Sixteen adult crossbred dogs (aged 2 to 3 years), each weighing 20 to 25 kg, were used in this study. They were housed in a large kennel in individual galvanized steel cages (1 m [width] × 1.75 m [length] × 2.4 m [height]), each separated by a panel. All cages were equipped with an automatic watering system. Dogs were selected after complete physical and musculoskeletal evaluations by a veterinarian. Haematological and biochemical analyses were conducted in the animals before their inclusion in the study. Surgical sectioning of the anterior cruciate ligament (ACL) of the right knee was performed on all dogs, as previously described  but with modifications. This model was created by sectioning of the ACL after joint capsule opening under general anaesthesia with pentobarbital sodium (25 mg/kg). All dogs received a multimodal and pre-emptive analgesic protocol based on opioid (fentanyl patch 75 μg [Janssen-Ortho, Markham, ON, Canada] and meperidine 4 mg/kg subcutaneous injection [Sandoz, Montreal, QC, Canada]) and intra-articular analgesia (marcaine 1 mg/kg [Hospira, Quebec, QC, Canada]). During the postoperative period, if needed, dogs were treated with fentanyl patch, oxymorphone (0.1 mg/kg SC; Sandoz) or meperidine SC, repeated as necessary. After surgery, the dogs were housed on a farm where they were free to exercise in a large enclosure. All dogs actively exercised in exterior runs (1.35 m [width] × 9.15 m [length]) for a 2-hour period, 5 days a week, under the supervision of an animal care technician.
The OA dogs were randomly assigned to two treatment groups, to which the animal care personnel were blinded. Dogs assigned to group 1 (n = 8) received placebo treatment (encapsulated methylcellulose) and those assigned to group 2 (n = 8) received ASU (Piascledine™; Expanscience, Courbevoie, France) orally once a day, every day including weekends, at a dosage of 10 mg/kg per day, which corresponds to twice the recommended daily dosage for the treatment of patients with knee or hip OA. The dosage was established based on the recent FDA guidelines . Drug treatment was initiated immediately after surgery and continued until the dogs were euthanized 8 weeks later. The study protocol was approved by the institutional ethics committee and conducted in accordance with the Canadian Council on Animal Care guidelines.
Immediately after sacrifice, the right knee of each dog was placed on ice and dissected. Each knee was examined for gross morphological changes, as previously described, by two independent observers who were blinded to treatment group allocation .
The degree of osteophyte formation was graded by measuring the maximal width (mm) of the spurs on the medial and lateral femoral condyles using a digital caliper (Digimatic Caliper; Mitutoyo Corporation, Kawasaki, Japan). These two values, recorded for each dog, were considered separately for the purposes of statistical analysis.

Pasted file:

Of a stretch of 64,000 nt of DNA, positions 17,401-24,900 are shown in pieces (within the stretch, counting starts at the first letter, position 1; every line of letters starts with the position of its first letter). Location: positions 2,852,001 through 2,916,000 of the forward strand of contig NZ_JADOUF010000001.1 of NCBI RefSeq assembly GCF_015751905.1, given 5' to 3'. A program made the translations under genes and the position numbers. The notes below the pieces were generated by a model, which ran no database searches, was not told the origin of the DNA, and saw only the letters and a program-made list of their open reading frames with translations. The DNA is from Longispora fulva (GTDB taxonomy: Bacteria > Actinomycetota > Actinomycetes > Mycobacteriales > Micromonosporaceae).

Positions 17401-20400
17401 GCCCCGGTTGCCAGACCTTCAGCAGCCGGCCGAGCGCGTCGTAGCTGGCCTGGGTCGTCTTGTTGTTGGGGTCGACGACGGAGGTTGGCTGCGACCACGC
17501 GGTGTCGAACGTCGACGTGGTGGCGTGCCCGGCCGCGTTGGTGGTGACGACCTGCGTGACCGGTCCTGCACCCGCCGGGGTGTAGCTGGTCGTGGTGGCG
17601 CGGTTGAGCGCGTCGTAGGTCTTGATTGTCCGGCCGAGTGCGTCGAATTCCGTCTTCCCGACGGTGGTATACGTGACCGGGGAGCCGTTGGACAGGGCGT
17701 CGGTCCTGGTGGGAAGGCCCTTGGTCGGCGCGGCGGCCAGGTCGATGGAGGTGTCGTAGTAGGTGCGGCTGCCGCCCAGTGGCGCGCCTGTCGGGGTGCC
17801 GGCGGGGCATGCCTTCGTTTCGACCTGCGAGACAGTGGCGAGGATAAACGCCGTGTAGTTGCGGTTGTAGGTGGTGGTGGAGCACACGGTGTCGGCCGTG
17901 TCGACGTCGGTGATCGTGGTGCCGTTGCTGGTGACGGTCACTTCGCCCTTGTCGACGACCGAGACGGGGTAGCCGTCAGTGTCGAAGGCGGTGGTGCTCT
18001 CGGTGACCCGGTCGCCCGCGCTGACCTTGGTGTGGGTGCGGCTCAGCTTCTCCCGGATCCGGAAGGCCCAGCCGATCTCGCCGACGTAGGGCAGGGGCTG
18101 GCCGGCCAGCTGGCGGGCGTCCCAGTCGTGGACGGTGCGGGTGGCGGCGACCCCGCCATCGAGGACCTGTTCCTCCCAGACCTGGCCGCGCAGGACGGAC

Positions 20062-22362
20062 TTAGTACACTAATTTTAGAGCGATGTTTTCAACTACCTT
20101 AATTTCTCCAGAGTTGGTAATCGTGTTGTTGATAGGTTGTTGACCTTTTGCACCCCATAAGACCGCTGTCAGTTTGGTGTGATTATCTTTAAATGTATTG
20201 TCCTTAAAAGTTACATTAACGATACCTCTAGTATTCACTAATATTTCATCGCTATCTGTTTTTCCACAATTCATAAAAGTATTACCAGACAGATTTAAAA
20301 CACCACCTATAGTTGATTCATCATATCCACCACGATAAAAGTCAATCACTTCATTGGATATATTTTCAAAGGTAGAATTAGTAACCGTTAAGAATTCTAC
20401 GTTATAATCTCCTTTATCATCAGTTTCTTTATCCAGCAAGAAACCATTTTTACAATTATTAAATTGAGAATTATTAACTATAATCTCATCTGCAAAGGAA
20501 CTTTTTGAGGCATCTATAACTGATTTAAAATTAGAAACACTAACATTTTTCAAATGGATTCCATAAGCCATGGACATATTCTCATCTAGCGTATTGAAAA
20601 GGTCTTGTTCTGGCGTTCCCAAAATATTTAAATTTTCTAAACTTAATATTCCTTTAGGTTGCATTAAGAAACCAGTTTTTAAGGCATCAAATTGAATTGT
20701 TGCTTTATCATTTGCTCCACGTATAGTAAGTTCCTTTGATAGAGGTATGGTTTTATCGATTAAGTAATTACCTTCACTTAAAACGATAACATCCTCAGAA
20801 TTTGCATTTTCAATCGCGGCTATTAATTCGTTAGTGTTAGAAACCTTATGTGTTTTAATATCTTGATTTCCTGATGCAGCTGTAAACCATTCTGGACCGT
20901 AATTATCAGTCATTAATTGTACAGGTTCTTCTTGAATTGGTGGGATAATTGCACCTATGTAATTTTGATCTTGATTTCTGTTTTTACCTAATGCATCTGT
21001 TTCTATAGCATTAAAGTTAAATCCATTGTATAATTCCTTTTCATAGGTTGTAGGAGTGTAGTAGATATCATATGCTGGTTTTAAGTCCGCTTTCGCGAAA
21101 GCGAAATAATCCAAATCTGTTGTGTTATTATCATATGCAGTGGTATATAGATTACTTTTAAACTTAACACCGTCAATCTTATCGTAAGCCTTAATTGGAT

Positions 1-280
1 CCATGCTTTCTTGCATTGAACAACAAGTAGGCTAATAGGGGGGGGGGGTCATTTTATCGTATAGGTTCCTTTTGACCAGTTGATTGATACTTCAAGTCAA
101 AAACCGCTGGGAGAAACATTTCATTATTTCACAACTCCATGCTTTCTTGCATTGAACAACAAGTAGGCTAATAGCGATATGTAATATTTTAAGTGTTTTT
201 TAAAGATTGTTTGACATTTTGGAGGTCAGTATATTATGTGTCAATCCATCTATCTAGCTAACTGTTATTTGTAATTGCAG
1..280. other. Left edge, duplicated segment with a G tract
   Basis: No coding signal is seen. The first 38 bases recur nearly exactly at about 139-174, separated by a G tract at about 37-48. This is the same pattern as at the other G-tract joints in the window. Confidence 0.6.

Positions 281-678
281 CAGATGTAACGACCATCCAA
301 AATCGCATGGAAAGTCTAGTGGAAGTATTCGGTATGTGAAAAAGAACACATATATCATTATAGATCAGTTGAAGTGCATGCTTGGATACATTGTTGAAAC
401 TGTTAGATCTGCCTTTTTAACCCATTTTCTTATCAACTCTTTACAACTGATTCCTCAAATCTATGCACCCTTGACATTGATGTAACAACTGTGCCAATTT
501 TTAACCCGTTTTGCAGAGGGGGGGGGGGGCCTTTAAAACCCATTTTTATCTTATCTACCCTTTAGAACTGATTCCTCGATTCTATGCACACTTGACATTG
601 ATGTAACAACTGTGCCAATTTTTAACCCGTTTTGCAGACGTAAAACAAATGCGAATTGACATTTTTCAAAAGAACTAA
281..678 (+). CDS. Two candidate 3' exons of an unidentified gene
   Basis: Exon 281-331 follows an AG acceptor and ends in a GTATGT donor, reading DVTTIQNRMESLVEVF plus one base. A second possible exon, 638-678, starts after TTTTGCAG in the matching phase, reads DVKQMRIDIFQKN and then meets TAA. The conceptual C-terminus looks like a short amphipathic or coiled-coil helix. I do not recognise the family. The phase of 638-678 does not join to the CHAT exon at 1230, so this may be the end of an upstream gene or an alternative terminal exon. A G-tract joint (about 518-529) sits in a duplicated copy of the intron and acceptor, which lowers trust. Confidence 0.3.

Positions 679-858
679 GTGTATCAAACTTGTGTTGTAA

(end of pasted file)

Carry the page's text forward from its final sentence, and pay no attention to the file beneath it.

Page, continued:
The medial and lateral menisci of each knee were also scored macroscopically at the time of dissection as intact, fibrillated or torn, based on a method modified from that reported by Cook and coworkers .
The macroscopic lesion sizes at the cartilage surface were measured (in mm2) as previously described . Overall scores were obtained for the femoral condyles and tibial plateaus separately by summing the score for each region recorded.
Full thickness cartilage sections were removed from the weight-bearing lesional areas of the femoral condyles and tibial plateaus, allowing standardization of sampling as recommended by the OA Research Society International guidelines . Histological evaluation was performed on sagittal sections of cartilage removed from each femoral condyle and tibial plateau specimen . Specimens were dissected, fixed in TissuFix #2 (Laboratoires Gilles Chaput, Montreal, QC, Canada) and embedded in paraffin for histological evaluation. Serial sections (5 μm) were stained with Safranin-O. Two independent observers (CB and JC), who were blinded to treatment group allocation, graded the severity (consensus score) of the OA lesions in each cartilage section, which was divided into three subregions , on a scale of 0 to 29, modified from that reported by Sakakibara and colleagues . This scale was used to evaluate the severity of OA lesions based on the loss of Safranin-O staining (scale 0 to 4), cellular changes (scale 0 to 12), structural changes (scale 0 to 10, where 0 = normal cartilage structure and 10 = complete disorganization) and pannus formation (scale 0 to 3). The final score (range 0 to 87) corresponds to the sum of the final scores for the three subregions of each specimen from the femoral condyle or tibial plateau.
Synovial membrane was removed and processed as described above for histological analysis. Samples were stained with haematoxylin-phloxine-saffron. The severity of synovitis was graded on a scale of 0 to 10  by two blinded and independent observers (CB and JC, consensus score), who added the scores of histologic criteria: synovial cell hyperplasia (scale 0 to 2), villous hyperplasia (scale 0 to 3), and mononuclear (scale 0 to 4) and polymorphonuclear (scale 0 to 1) cell infiltration; 0 indicates normal structure.
Subchondral bone and calcified cartilage histomorphometry
Specimens of full-thickness sections, which included the calcified cartilage and subchondral bone, were removed from the OA knee of all dogs and were placed in 70% ethanol and further decalcified with rapid bone decalcifier (RDO; Apex Engineering, Aurora, IL, USA). Specimens were embedded in paraffin for the purpose of histomorphometric analysis.